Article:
EU foreign policy is a laughable paper tiger

Germany has a habit of posing German interests as common European interests, and it will ultimately lead to a centralization of power to the benefit of Berlin, writes Mariann Őry

editor: REMIX NEWS
author: Mariann Őry

“The European Union’s foreign policy has become ridiculous. If our eight joint statements have been swept aside so far — and in the case of China this has happened — the ninth will also make a mockery. We look like pathetic paper tigers, and after our statements without consequences, the world is laughing at us,” Prime Minister Viktor Orbán recently confronted EU decision-makers with this unpleasant truth.

It really cannot be said that the Hungarian position on this issue has not been clear for a particularly long time. In his previous, eighth Samizdat, which Orbán addressed to Armin Laschet, who is Germany’s Christian Democratic Union chancellor candidate, Orbán reacted to a similar topic. That is why our country became the target of Berlin criticism, being the only one that did not support the EU statement concerning Israel.

Before we examine why the Union’s obsession with making statements is problematic, let us dwell on an interesting detail. The first element of this detail has to do with Laschet but even more important is the Social Democrat Foreign Minister Heiko Maas, who suggested that unanimity in decisions on the European Union’s foreign affairs should be abolished. Does it hurt Germany not to be able to rule the Union alone because it is hampered by annoying member state sovereignty?

Unpleasant suggestions relating to Europe’s past come to mind.

Berlin always wraps the enforcement of its own will in the so-called common interest, which usually translates to the German interest. For example, when Chancellor Angela Merkel generously invited the Syrians to Germany, and pretty much anyone who purported to be Syrian, it suddenly became a common European interest to distribute these people.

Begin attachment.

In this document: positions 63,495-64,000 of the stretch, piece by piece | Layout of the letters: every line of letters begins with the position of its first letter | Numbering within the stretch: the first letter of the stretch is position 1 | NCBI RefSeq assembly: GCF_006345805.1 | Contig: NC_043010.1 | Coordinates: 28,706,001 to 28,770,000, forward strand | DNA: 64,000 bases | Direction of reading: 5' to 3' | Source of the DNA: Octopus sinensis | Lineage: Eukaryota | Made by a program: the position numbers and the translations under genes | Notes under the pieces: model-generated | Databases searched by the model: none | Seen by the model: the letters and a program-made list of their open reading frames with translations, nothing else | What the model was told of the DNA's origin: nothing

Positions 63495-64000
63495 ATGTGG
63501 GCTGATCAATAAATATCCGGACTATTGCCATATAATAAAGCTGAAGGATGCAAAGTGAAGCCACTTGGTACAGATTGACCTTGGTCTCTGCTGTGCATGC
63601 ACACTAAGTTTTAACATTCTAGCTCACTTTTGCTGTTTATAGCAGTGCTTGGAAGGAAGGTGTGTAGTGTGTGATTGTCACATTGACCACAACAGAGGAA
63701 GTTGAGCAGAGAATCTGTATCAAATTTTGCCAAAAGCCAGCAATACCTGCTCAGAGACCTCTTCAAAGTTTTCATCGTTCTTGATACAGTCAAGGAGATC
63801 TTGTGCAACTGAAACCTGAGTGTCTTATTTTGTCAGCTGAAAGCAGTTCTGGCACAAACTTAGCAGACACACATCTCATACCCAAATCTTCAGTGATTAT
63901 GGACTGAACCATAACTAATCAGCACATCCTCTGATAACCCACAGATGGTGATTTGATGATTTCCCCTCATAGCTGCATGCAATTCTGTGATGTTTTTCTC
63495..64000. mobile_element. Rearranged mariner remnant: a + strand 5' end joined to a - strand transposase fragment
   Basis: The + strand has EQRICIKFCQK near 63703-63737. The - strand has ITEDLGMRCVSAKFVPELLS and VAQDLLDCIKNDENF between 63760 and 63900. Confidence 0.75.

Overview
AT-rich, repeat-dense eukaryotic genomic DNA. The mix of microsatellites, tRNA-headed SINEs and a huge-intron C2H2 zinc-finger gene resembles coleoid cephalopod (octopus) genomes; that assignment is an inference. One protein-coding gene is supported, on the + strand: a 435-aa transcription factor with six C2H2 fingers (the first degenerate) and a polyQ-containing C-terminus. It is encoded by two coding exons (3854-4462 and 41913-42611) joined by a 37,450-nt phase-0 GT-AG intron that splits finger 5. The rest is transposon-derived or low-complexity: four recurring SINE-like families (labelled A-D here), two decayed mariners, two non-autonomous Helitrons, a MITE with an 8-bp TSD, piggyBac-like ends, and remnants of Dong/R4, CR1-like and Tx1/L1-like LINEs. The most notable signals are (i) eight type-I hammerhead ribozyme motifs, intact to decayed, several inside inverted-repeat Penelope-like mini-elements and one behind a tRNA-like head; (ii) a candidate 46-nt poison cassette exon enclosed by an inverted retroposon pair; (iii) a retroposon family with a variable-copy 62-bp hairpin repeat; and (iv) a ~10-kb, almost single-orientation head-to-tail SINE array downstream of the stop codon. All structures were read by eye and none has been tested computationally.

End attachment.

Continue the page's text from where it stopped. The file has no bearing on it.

Returning to churning out statements: do not think that when Hungary vetoes a joint draft declaration, everyone else is perfectly satisfied with the document. That is not the case, they just don’t dare stand up. The Hungarian position, on the other hand, is that dangerous nonsense should not be facilitated or supported.

The European Union makes a mockery of itself when it wants to threaten the great powers with ineffective papers, plays a political police force, and criticizes the Union’s strategic partners in a condescending, instructional manner. There is endless arrogance behind it, which is very typical of the EU’s liberal elite. It is not just that they’re wrong, because as long as they make these angry statements, the world goes on — in fact, the world goes past us.

Europe will not be strong and competitive because it has made foreign policy statements — especially not when it is yet again mishandling a crisis. The EU countries that rely exclusively on Western vaccines and joint EU procurement are well behind Hungary, by a good one and a half months. The government recognized in time that it was wrong to rely solely on Western vaccines, and we also needed Eastern ones. The Hungarian government did not make this into a political issue, saying the point of the vaccine is to make it work.

This is as much a matter of sovereignty as it is for nation states to retain the right to veto joint decisions and declarations. Hungary does not want to be a paper tiger, but a strong, sovereign country. The indicators of epidemic management and those of the economy prove that this is the right direction and that Hungary is on the right side of history.

Title image: Josep Borrell Fontelles vice president of the European Commission in charge of coordinating the external action of the European Union. (Jean-François Badias / AP) Pool image)


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